It has been almost three years since the country rose up to protest the murder of George Floyd.
The summer of 2020 promised a national reckoning with systemic racism. Yet little of the public angst led to systems change. 2023 has begun with the murder of Tyree Nichols that was equally horrific but the calls for justice have not approached the response to George Floyd.
Many people still care deeply about climate change, police reform, LGBTQ rights, racism, sexism, Islamophobia, antisemitism, homelessness, poverty, women’s access to reproductive health care, and other issues. They want change. They march, issue statements, write letters, and elect public officials who support their goals. All good but not enough to create change.
There are robust barriers to change. The politics of a deeply polarized country. A history of racism. Deeply entrenched systems that require culture as well as policy and rule transformation. Apathy. Those who benefit from status quo will fight harder to keep it than those who challenge it. These barriers are a challenge but not a reason for nonprofits to step back from advocacy.
No sector understands the need for systemic change more than nonprofits. No sector is more committed to the issues that demand attention. And as one of the largest parts of the American economy, no sector has greater potential to exert considerable political influence. But as the National Council of Nonprofits has noted, only a very small percentage of nonprofits actively engage in advocacy. We need the knowledge, imagination, and strength of the nonprofit sector to push for change.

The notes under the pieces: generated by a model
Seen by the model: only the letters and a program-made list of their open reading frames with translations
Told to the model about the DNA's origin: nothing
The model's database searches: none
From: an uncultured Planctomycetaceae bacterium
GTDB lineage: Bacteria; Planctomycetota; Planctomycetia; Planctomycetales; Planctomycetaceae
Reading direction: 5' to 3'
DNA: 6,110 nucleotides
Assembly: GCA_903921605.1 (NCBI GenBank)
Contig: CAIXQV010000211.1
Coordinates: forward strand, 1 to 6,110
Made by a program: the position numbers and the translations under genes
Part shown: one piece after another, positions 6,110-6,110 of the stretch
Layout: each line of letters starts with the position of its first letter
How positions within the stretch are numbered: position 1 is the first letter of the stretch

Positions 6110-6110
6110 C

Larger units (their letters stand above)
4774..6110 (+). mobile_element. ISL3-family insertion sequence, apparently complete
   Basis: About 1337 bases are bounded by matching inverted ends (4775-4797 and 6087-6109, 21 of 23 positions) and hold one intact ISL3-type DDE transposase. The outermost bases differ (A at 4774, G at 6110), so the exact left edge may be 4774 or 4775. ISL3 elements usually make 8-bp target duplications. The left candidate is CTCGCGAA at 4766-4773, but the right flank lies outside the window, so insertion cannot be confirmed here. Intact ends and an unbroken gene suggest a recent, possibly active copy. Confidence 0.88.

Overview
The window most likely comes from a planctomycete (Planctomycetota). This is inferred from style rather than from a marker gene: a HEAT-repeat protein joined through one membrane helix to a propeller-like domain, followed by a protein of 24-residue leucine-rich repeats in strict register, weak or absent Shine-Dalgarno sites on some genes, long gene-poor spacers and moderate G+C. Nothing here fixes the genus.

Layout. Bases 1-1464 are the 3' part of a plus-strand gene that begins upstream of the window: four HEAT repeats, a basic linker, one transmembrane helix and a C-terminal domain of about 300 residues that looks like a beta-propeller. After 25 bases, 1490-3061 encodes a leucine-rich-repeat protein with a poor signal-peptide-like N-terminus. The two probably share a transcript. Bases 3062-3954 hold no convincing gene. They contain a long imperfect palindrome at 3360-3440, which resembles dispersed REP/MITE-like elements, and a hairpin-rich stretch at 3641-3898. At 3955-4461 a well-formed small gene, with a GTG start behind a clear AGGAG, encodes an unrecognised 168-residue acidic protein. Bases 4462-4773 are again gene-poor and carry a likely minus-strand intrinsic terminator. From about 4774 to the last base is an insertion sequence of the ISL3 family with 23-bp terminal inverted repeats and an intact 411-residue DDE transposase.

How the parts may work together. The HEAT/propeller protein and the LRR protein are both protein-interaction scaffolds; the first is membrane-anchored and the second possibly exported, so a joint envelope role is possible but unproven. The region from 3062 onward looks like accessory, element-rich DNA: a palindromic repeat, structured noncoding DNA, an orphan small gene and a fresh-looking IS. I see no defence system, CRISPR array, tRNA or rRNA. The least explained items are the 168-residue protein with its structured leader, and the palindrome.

For the past three years, we consulted with foundations and other nonprofits around advocacy. Before that, we worked for thirty years as lobbyists, coalition-builder, policy advocates, and healthcare and human service executives. We follow the success stories of those groups who seek to ban books and those who seek to ban garbage incinerators.
We learned that, with the following six steps, organizations of even a small size can punch above their weight.
Identify specific advocacy goals - in public policy, program design, system implementation, funding, laws. These goals form the basis of the advocacy agenda. It is easy to get distracted by a laundry list of things that need changing. Keep the focus. (Link to ILCHWA case study.)
Get the Board on Board. Inspire and orient the Board to the implications of investing in advocacy for both their fiduciary responsibilities and their stewardship roles. Boards can be an incredible asset, bringing insight, personal connections, and reputation to an initiative. (Link to Michael Reese case study)
Join, or if there isn’t one, convene a coalition to reach goals. This is a strategy to share work and glory, to build out networks of influence. Most importantly, coalitions of significant numbers of concerned citizens and endorsing organizations creates the perception of power essential to persuading decision-makers to support your goals.